Ros Sereysothea

Ros Sereysothea

Famous Cambodian singer
Country: Cambodia

Biography of Ros Sereysothea

Ros Sereysothea was a famous Cambodian singer whose career flourished during the years of national cultural revival. With her magnificent voice, she mastered various genres, but her romantic ballads and covers of popular Western rock songs became particularly popular. Despite her short career from 1967 to 1975, she recorded hundreds of songs and played leading roles in several films.

Ros Sereysothea

Early Life and Career
Ros Sereysothea was born in 1948 in Battambang province to parents Ros Sabun and Nath Samean. Coming from a relatively poor family, she was the fourth of five children. At a very young age, around three or four years old, she demonstrated her singing talent. However, her exceptional vocal abilities and musical talents remained unknown outside her immediate surroundings until 1963 when friends convinced the fifteen-year-old Sereysothea to participate in a regional singing competition. Her victory in the competition caught the attention of the province, and she was offered a position in the musical troupe 'Lomhea Yothea', which regularly performed in bars and restaurants in the provincial capital of Battambang.

Ros Sereysothea

Rise to Fame
It is believed that Sereysothea was invited to Phnom Penh, the capital of Cambodia, in 1967 by popular singer Im Song Seurm from the National Radio. In Phnom Penh, she adopted the stage name Ros Sereysothea and started her career as a singer at the National Radio, where she performed duets with Im Song Seurm. In the same year, her first hit song 'Stung Khieu' was released, and her pure, melodious voice instantly attracted a large number of fans. Eventually, she became a regular collaborator with Sinn Sisamouth, the greatest Cambodian singer of that era, and they achieved great success together. She also performed with other renowned artists of the time, including Pan Ron, Houy Meas, and Sos Mat. Sereysothea was soon recognized as a national treasure of Cambodia, and King Norodom Sihanouk bestowed upon her the official title of the 'Golden Voice of the Royal Capital'.

Musical Style and Personal Life
At the beginning of her career, Sereysothea often performed traditional Cambodian ballads and duets. However, she eventually transitioned to a more modern musical style, blending romantic ballads infused with themes of loss, betrayal, and death with the sound of Western rock. This change in style was likely influenced by her unsuccessful marriage to singer Sos Mat. In the early 1970s, Sereysothea began experimenting with other genres. Her clear high voice combined with the intense instrumentals of rock bands remains a prime example of Eastern garage and psychedelic rock. Like the leader of the Cambodian music scene, Sinn Sisamouth, Sereysothea frequently performed Khmer-language cover versions of popular Western rock songs.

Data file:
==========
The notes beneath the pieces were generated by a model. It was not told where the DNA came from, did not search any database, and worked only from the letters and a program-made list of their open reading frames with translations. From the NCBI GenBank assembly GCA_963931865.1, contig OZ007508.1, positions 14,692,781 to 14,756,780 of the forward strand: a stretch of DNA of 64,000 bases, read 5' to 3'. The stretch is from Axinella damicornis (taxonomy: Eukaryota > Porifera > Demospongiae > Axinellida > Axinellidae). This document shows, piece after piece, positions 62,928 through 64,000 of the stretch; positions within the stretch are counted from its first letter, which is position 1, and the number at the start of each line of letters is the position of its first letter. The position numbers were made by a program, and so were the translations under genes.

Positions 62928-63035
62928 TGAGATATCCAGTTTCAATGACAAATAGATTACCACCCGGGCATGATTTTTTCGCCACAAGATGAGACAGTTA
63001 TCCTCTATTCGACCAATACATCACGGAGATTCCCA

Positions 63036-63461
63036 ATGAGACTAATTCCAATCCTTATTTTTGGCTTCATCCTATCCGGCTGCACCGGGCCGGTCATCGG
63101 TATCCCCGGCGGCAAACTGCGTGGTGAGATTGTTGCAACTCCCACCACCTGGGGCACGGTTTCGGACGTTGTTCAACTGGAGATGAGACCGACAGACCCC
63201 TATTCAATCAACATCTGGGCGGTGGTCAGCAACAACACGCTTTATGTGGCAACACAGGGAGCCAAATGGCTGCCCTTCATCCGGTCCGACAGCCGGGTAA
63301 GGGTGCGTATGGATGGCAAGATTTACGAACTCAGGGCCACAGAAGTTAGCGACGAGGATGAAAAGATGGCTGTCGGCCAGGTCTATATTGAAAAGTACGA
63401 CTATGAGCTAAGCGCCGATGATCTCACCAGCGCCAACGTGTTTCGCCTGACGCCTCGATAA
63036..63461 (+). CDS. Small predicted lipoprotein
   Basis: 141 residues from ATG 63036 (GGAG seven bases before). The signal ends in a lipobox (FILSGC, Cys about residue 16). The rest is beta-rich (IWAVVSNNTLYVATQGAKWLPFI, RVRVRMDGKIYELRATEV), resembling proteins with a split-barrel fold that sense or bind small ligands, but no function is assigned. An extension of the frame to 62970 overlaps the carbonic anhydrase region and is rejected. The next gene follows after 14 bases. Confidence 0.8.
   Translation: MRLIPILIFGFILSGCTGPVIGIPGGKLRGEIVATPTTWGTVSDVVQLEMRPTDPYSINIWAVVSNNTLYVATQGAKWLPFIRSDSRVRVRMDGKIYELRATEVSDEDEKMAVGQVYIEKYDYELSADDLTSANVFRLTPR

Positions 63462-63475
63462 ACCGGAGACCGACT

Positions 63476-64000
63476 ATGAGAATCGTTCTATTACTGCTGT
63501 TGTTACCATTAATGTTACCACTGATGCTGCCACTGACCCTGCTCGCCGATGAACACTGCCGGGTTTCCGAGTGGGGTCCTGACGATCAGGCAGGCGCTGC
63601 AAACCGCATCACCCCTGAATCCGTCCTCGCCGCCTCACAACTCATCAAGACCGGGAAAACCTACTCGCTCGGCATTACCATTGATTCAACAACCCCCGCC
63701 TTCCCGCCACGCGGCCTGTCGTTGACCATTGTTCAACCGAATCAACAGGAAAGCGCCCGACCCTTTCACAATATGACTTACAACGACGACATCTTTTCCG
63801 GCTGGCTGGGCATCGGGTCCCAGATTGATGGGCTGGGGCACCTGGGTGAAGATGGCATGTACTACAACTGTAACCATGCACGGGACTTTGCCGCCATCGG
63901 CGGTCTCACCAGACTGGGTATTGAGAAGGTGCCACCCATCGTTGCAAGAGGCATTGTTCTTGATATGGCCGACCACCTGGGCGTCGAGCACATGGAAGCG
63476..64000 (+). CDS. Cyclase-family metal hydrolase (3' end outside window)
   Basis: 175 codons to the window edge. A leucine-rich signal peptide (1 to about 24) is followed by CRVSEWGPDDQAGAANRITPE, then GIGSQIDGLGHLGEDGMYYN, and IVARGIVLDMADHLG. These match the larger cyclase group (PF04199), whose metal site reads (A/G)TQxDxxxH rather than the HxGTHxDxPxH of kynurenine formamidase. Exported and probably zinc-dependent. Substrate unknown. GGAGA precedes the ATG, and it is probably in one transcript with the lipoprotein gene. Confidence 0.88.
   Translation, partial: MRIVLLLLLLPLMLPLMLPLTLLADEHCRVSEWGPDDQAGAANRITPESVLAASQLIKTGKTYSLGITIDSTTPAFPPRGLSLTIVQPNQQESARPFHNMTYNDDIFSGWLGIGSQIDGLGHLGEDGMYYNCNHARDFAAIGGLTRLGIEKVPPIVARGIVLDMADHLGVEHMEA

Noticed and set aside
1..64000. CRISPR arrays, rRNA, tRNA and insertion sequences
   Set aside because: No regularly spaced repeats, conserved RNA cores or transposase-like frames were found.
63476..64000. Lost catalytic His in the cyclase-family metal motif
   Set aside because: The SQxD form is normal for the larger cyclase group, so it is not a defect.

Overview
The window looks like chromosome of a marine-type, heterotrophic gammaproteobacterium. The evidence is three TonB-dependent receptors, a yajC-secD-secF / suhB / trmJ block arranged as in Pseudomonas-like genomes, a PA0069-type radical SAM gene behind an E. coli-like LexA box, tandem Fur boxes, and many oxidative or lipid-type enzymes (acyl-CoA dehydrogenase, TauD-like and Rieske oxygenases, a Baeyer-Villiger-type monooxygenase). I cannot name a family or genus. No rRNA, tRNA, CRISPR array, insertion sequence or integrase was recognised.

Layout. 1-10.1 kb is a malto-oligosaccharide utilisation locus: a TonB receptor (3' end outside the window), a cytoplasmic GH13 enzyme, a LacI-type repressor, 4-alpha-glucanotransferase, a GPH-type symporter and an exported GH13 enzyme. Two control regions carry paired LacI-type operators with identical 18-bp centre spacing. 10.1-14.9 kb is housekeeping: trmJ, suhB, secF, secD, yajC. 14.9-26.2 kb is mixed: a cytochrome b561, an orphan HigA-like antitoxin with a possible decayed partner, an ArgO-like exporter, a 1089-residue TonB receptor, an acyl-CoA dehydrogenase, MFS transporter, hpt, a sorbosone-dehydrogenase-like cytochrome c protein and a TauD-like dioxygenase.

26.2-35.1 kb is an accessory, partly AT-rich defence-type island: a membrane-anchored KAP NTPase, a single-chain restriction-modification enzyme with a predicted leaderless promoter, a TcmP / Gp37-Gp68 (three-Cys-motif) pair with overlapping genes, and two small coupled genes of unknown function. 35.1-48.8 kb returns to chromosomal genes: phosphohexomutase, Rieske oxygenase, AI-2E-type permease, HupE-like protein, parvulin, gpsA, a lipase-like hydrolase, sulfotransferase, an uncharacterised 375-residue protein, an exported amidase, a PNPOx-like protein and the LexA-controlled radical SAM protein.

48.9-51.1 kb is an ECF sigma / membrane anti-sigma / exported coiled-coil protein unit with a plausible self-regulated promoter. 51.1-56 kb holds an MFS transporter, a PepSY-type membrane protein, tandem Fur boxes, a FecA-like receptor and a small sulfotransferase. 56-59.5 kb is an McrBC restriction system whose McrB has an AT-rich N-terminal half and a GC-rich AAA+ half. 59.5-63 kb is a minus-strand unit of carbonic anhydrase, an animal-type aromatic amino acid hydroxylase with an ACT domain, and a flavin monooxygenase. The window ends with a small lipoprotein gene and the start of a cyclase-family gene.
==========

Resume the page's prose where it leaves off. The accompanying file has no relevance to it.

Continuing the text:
In her personal life, Sereysothea was always modest and reserved. Upon arriving in Phnom Penh, she married Sos Mat, who already had two wives, but the marriage lasted only six months. Sos Mat was intensely jealous of his young wife's success and even resorted to violence, physically abusing her. His other wives constantly envied and mistreated Sereysothea. The singer fled to her hometown of Battambang and only returned after receiving assurances of protection from Sinn Sisamouth. She later had a relationship with Van Chan, the son of a famous theater actor, with whom she had a son, but they also separated. There were rumors that during the Republic, General Lon Nol was infatuated with Sereysothea and kidnapped her against her will. Her brilliant career continued until April 1975 when the Khmer Rouge troops captured Phnom Penh and sent all its inhabitants to labor camps, which were essentially death camps.

Mysterious Fate and Legacy
There were many rumors about Sereysothea's subsequent fate, but there are no documented facts. It was said that she was forced to marry one of Pol Pot's assistants, who constantly abused her. She then disappeared under mysterious circumstances and is presumed to be dead. Some speculate that she died from the harsh labor and starvation in the Khmer Rouge labor camps, while others believe she perished from exhaustion in a hospital after the capture of Phnom Penh by Vietnamese forces. Her sisters insist that Sereysothea, along with their mother and children, were sent to Kampong Som province and perished there in 1977. Ros Sereysothea was only 29 years old at the time of her death. The years of Khmer Rouge rule destroyed almost all evidence of her life and the original recordings of hundreds of her songs. However, what has been preserved has been digitized and reissued today, continuing to be played on the radio.

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